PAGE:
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Sebastian Vettel - dangerous?

Discussion in 'Formula One Discussion' started by Brogan, May 31, 2010.

  1. Brogan

    Brogan Running Man Staff Member

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    Am I the only one who thinks Sebastian Vettel is reckless and a danger to other drivers?

    His most recent incident saw him trying to pass his teammate on the left hand side whilst approaching a left hand corner and he quite deliberately steered right into him.

    Mark being Mark held his ground (or more likely had no time to react) which resulted in them both colliding.

    Previously in the race Vettel did exactly the same move towards Lewis Hamilton when Hamilton was trying to pass Vettel on the right, in exactly the same place.
    That time however, Hamilton had the sense to move right to avoid him and in doing so missed his braking point and was unable to complete the pass.

    Earlier in the season we saw Vettel quite deliberately and maliciously push Lewis into the pit boxes in China.
    The footage of this incident is quite clear - despite there being more than enough room for 2 cars to travel down the pit lane side by side, which is how they both started out, Vettel keeps on moving right until Hamilton is completely outside the pit lane and barely avoids running over some wheel guns.

    Last year in Australia we saw Vettel collide with Kubica in Australia when Kubica tried to pass him. In that incident Vettel attempted to drive back to the pits with just 3 wheels on his car.

    A lot is claimed of Vettel, but in my opinion he is a dangerous driver and more than a little bit dirty with the moves he tries to get away with whenever he is overtaking or being overtaken by someone.

    Vettel & Webber footage

    China pit lane footage

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  3. McZiderRed

    McZiderRed Champion Elect Supporter

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    If it was just one incident we're talking about, then I suppose one could say that it's misjudgement. As it is, there are a number of these incidents happening, on a recurring theme...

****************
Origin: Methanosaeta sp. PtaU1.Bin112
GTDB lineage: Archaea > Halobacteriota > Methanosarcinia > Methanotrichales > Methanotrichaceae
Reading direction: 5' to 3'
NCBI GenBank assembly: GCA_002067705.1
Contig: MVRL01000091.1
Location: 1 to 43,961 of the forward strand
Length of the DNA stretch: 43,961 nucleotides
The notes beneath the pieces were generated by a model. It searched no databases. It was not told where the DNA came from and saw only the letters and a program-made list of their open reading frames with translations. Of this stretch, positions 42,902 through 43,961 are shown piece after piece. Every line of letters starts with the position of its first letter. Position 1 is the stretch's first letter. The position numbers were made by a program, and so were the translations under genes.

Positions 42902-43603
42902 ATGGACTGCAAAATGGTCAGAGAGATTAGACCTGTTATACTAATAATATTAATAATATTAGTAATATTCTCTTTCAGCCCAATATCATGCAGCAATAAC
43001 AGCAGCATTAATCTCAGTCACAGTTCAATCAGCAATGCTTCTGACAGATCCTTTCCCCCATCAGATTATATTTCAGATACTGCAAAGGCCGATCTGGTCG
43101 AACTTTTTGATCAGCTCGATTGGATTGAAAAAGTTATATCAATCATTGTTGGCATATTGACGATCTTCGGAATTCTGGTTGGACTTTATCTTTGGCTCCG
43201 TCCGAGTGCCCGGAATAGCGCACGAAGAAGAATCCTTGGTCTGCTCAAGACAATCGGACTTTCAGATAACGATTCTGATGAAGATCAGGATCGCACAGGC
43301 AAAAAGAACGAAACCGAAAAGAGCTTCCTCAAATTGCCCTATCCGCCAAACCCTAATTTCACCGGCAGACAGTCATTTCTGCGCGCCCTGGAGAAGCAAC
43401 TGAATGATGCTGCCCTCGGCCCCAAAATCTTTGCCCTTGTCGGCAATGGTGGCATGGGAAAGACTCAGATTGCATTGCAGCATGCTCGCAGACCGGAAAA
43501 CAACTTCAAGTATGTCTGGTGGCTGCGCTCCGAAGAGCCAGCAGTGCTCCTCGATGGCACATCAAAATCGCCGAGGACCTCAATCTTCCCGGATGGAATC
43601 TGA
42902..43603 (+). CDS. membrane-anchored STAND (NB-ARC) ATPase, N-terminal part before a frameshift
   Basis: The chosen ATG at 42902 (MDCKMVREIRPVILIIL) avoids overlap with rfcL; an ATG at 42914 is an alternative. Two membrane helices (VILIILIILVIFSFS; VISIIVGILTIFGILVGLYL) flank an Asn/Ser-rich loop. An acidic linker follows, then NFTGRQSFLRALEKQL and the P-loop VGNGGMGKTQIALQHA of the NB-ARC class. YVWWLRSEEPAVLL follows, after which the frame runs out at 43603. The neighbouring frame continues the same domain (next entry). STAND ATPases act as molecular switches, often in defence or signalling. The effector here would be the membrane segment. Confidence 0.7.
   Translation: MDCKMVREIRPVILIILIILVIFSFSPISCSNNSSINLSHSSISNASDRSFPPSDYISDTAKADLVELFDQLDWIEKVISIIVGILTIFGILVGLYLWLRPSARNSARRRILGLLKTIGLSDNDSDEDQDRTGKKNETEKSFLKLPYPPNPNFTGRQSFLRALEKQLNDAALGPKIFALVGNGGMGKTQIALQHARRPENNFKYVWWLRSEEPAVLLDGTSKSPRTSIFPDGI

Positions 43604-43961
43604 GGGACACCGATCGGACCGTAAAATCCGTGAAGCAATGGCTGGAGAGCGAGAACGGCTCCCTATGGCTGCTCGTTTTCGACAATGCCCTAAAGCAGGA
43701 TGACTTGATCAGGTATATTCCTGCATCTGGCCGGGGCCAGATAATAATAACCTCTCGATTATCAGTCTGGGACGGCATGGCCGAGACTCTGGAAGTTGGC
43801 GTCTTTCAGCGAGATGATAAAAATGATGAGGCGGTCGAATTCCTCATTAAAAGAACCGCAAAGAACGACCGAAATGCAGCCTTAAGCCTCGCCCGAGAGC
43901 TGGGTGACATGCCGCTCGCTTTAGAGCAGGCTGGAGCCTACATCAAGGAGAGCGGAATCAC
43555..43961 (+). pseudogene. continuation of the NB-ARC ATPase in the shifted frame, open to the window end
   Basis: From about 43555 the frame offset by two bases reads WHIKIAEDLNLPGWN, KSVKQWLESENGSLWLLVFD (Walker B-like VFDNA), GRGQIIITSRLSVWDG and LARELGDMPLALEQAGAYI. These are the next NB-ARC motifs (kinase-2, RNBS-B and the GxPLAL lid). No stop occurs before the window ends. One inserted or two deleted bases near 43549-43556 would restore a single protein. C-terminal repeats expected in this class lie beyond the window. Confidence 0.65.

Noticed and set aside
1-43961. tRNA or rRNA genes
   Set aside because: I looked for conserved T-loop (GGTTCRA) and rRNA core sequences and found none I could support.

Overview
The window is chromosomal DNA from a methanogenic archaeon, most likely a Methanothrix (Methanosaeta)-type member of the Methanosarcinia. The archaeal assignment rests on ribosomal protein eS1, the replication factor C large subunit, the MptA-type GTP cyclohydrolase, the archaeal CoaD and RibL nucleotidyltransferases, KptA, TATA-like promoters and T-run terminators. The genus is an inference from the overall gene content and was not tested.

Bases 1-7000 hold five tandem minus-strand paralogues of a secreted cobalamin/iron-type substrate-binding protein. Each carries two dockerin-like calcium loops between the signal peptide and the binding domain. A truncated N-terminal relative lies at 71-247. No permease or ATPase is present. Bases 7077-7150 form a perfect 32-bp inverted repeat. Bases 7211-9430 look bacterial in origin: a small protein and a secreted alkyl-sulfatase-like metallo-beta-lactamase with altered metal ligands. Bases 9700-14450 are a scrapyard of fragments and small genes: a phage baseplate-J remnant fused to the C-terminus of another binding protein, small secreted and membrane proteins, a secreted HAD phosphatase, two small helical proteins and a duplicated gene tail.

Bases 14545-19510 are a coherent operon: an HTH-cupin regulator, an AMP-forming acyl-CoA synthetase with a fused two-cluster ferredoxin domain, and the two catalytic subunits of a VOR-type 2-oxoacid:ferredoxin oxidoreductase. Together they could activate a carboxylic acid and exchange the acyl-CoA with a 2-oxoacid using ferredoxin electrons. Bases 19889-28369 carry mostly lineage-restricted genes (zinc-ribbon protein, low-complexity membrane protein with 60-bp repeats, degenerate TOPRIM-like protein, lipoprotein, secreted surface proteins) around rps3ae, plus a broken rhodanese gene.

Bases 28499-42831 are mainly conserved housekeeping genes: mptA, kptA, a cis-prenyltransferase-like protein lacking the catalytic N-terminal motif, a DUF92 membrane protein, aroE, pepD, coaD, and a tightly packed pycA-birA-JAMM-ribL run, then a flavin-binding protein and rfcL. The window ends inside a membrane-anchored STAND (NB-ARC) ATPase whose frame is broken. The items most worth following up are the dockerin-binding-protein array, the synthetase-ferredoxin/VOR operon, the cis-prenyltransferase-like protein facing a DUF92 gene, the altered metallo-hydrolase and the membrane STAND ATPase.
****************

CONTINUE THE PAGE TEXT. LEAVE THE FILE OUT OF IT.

It is a common perception, rightly or wrongly, that Vettel is great at leading from the front, but ask him to over-take someone, however, and things come a bit unstuck.

    Therefore, to answer your question, I suppose I'd have to say yes, he is a liability. If you could choose the driver that's in your mirrors, about to try an over-take, you'd probably hope it isn't Vettel!
  4. AlexM

    AlexM Points Scorer Contributor

    Certainly seems a danger to me. He acts like everyone should give way to him, and if they don't, it's their fault. Unfortunately I don't think he's going to learn while Red Bull keep cuddling him and insisting it's okay - it's not okay, he needs to learn to race.
  5. GeoffP

    GeoffP Thank you and good night Contributor

    It is interesting that Hamilton got all the blame in the world for driving too aggressively - especially from oneMark Webber, from the silence in the media evidently driving homicidally is OK...

    Vettel does seem to have got away with too much, it doesn't anyone's development when they aren't pulled up for stepping over the line.

    A little more maturity and he could easily live up to people's expectations (once he re-learns how to pass, somewhat reminiscent of Button!), but if he's not corrected for these actions, I'd hate to think how he'll end up.
  6. Speshal

    Speshal Champion Elect Valued Member

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    German ;)
  7. Galahad

    Galahad Not a Moderator Valued Member